When He came back to the disciples, He found them asleep. He asked them if they could not pray with Him for just one hour...wouldn't it be great to find someone willing to pray with the caregiver for an hour? I think of the few times when friends have taken the time for even a quick prayer with (or for) me and how much it meant. I have a couple of friends that are very good about that actually. They ask me some hard questions to find out how I am really doing. When I tell them my concern of the day - they say, "is it okay to pray about that right now?" Of course! It means so much for someone to take that time to call or to say that quick prayer...maybe we should start a "prayergivers" network for caregivers! lol

Jesus then tells the disciples that He really does understand for the spirit is willing but the flesh is weak. And then you know what? He went right back to praying! I'm so thankful for this reminder today. It doesn't matter how sleepy everyone around us might be - we can continue to go to Him in prayer. And what about those days that we just don't have it? Caregivers understand that there are those days when your body, soul and spirit are just too tired to go on. But we do it anyway - there are certain things that just have to be done regardless of how we feel; or if we no longer feel. But in those moments of despair remember that first of all - we are in good company! And He can hear our heart's cry - with or without words.

Today I will meditate on the nearness of God. I'm thankful that Jesus does not snub me for my despair or distress - He understands and holds me closer. I'll meditate on this closeness today and pray from my heart for strength to make one more day of the journey.

Tuesday, December 10, 2013

Joy and Obedience - It's not what you Think!

This week I am meditating and praying Psalm 51:12 and Romans 15:13 and asking God to restore joy. This morning I stayed in Psalm 51 and looked at what follows David's request for the Lord to restore his joy. He prays for joy then says, and make me willing to obey You. Isn't that an odd combination? Lord, restore my joy and make me willing to obey You? Are the two interconnected in some way? When did David not obey the Lord? In this case, the Psalm was written after his affair with Bathsheba and his disobedience did end up stealing his joy. Not only did he desire for the Lord to restore his pre-sin joy - he also needed the Holy Spirit's assistance in being willing to obey God rather than the lusts of the flesh.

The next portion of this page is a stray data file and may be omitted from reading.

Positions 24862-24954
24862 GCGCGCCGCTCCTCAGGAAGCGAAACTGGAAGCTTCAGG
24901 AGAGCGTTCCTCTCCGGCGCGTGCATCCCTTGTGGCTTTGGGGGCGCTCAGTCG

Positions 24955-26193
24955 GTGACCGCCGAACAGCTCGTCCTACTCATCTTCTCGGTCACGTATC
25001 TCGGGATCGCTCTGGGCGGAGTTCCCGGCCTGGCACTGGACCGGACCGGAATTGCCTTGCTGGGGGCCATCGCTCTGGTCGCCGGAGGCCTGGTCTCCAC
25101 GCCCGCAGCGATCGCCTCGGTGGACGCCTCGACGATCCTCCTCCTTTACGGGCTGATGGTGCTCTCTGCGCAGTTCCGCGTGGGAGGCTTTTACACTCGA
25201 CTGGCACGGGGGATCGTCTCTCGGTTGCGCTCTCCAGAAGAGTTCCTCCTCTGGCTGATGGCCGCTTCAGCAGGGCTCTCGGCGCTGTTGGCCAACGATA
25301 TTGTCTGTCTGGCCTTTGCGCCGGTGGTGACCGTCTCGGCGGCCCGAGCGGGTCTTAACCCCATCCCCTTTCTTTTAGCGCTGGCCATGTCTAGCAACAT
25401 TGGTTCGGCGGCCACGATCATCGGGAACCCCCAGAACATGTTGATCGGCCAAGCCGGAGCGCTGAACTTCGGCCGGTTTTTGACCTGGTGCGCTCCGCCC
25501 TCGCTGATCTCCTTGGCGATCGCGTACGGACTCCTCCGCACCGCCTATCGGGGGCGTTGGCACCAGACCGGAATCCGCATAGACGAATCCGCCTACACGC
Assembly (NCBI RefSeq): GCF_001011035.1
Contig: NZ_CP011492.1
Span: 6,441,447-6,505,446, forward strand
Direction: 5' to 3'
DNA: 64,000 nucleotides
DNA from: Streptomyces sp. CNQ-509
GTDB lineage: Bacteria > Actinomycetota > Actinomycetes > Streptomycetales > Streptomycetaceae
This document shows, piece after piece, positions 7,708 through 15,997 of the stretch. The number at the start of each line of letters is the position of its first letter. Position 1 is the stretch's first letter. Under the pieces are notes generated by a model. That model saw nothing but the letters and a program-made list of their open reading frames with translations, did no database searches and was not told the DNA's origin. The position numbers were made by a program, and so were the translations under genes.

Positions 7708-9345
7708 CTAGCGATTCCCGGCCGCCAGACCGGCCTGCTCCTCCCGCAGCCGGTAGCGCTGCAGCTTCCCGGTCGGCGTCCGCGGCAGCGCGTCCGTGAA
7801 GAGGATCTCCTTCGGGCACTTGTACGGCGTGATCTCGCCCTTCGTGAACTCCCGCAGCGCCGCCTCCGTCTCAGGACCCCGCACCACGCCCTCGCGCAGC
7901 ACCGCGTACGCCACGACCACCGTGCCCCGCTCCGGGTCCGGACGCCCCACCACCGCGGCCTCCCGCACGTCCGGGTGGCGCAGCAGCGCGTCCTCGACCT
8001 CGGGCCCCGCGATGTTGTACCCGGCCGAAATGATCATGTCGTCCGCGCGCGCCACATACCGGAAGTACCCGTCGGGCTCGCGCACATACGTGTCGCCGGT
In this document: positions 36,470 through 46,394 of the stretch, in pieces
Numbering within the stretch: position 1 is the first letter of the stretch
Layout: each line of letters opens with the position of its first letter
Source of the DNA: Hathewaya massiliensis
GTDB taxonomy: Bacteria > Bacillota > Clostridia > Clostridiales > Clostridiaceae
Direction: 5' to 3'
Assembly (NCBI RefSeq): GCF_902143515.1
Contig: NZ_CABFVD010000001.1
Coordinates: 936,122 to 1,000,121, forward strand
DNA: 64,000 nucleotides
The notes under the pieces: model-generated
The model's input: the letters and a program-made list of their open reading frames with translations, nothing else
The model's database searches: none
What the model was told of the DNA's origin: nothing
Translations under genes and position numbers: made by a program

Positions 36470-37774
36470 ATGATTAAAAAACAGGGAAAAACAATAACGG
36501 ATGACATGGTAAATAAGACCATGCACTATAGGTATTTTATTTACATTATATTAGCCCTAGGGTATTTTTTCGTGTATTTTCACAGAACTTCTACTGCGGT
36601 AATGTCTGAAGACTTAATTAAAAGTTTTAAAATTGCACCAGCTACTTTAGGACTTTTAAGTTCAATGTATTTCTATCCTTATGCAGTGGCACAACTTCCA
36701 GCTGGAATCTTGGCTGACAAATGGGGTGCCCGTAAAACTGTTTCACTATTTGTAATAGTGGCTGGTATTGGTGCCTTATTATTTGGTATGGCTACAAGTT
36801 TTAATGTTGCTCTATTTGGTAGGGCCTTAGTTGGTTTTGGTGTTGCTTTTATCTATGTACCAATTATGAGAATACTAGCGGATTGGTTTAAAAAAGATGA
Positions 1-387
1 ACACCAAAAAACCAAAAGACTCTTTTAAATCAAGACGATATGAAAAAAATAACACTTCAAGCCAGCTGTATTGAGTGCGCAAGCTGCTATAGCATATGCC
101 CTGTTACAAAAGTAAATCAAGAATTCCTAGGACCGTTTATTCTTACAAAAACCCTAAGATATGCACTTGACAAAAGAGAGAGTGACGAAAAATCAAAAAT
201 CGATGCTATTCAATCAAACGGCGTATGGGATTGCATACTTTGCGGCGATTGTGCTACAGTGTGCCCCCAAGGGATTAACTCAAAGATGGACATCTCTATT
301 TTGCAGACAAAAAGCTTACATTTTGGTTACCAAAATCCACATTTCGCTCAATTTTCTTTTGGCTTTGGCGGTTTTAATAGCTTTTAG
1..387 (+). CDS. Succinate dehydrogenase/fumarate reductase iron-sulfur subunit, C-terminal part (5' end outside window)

For the caregiver, our situation may or may not be connected directly to any sin. Personally, I had nothing to do with my son's injury or the irresponsibility which caused it. But as caregivers, we are still responsible for our daily actions and we need to be willing to obey the Lord. However, my view on obedience has definitely changed. Before the transition that caregiving brought in my life obedience looked more like going to church, leading "worship," teaching Sunday School or going on the mission field. What does obedience  look like from the cave of caregiving?

At first glance I thought maybe I could just discard the last portion of this scripture since it really didn't seem to pertain to my situation. (That would be convenient, wouldn't it?) But after some contemplation and meditating on it a little bit I realized that it may actually be more difficult to obey Him from here. I no longer have such a churchy picture of what that looks like - and I must rely on my own heart - and on His heart in mine.

The scripture in Hebrews 10:16 pertaining to the new covenant comes to mind: I will put my laws in their hearts so they will understand them, and I will write them on their minds so they will obey them. This is our new covenant which was promised to Jeremiah. (Chapter 31) It's in our hearts to be pleasing to Him and to obey His nature. It's not really difficult at all - and it really has nothing at all to do with the "church" as we see it today. It's more about what David was talking about in Psalm 51 - my version would read: Let me not succumb to my own thoughts or desires - but let me crucify my flesh even in this cave and be more like You.

Today my meditation will be on yielding my heart to Him - rather than the feelings and emotions that go along with caregiving. I will think about how He made it easy for me - by placing His law in my heart and granting me understanding. I'll rest in Him and consider how to make my emotions chase after Him instead of chasing after a quick fix, or a feel-good moment. Will you join me?


Monday, December 9, 2013

Permission to Enjoy